Dan Flavin: The Complete Lights, 1961–1996
Edited by Michael Govan and Tiffany Bell. Text by Brydon E. Smith
Dan Flavin: The Complete Lights, 1961-1996 is the only publication to document the artist’s entire career, and includes essays by Tiffany Bell, Michael Govan, and Brydon E. Smith. This richly illustrated publication features a complete catalogue of over 750 of the artist’s light works, each of which includes a color reproduction and/or a graphic diagram and comprehensive information including title, date, medium, dimensions, edition, exhibition history, bibliography, and contextual information. The book also includes Flavin’s seminal text “‘. . . in daylight or cool white.’ an autobiographical sketch,” originally published in Artforum in 1965, and two interviews with the artist, as well as an extensive chronology, comprehensive bibliography, and detailed exhibition history.
In addition, the volume is augmented by the catalogue for the first comprehensive, posthumous retrospective of the artist’s work organized by the Dia Art Foundation in association with the Estate of Dan Flavin and the National Gallery of Art, Washington, D.C., where it was first on view in 2004. The exhibition traveled from 2005 to 2007 to the Modern Art Museum of Fort Worth, Fort Worth; Museum of Contemporary Art, Chicago; Hayward Gallery, London; Musée d’Art Moderne de la Ville de Paris, Paris; Pinakothek der Moderne, Munich; and the Los Angeles County Museum of Art, Los Angeles.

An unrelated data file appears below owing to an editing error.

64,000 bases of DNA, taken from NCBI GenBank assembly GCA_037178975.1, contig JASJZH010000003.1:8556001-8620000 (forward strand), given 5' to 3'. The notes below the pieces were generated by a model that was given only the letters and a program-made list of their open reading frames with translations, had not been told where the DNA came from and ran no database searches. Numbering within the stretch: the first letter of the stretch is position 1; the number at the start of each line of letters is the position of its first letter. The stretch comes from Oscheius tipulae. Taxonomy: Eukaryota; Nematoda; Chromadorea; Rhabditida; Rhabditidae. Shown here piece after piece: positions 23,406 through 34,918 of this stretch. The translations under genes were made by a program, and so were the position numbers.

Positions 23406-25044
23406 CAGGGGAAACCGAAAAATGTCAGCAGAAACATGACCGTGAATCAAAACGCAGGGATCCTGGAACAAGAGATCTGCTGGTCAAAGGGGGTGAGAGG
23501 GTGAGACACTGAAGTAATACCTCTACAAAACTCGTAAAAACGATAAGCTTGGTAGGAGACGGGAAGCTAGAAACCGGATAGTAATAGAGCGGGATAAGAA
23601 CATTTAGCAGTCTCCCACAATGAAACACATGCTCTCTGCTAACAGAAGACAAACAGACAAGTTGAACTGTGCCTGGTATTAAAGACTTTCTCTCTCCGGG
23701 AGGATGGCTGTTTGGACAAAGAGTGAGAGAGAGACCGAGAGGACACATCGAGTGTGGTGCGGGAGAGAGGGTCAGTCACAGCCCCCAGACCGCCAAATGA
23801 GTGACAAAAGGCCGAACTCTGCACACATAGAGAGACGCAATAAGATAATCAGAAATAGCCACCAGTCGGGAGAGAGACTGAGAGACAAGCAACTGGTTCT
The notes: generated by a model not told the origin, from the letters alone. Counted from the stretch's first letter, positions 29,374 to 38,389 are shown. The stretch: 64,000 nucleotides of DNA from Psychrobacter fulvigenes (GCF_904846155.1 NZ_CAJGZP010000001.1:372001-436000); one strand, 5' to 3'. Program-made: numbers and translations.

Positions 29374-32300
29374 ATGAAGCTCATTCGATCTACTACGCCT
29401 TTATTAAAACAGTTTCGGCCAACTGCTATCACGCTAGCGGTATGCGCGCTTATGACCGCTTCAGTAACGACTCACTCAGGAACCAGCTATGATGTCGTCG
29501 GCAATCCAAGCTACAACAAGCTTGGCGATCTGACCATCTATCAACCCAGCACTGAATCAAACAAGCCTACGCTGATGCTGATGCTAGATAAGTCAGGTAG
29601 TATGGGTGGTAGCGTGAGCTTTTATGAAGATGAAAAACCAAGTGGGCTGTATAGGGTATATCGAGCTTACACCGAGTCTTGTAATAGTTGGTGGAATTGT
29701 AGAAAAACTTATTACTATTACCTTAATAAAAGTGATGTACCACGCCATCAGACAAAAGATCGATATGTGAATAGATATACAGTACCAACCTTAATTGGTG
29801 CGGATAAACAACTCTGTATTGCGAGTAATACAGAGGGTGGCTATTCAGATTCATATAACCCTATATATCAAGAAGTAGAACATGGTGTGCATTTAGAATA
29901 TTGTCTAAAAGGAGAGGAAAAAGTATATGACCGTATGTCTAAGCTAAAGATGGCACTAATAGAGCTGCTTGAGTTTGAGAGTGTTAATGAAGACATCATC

Publisher: Yale University Press / Dia Art Foundation
Artists: Dan Flavin
Contributors: Tiffany Bell, Michael Govan, Brydon E. Smith
Publication Date: 2004
Dimensions: 9 3/4 x 11 3/4 in (24.8 x 29.8 cm)
Reproductions: 515 color, 65 b&w, 658 color diagrams
Retail: $200 US & Canada
From 1963, when he conceived the diagonal of May 25, 1963 (to Constantin Brancusi), a single gold, fluorescent lamp that is installed on a diagonal on the wall—a work which marks the artist’s first use of fluorescent light alone, until his death in 1996, Dan Flavin (1933-1996) produced a singularly consistent and prodigious body of work that utilized commercially-available fluorescent lamps to create installations, or “situations” as he preferred to call them, of light and color. Through the construction of light, Flavin was able to literally establish and redefine space.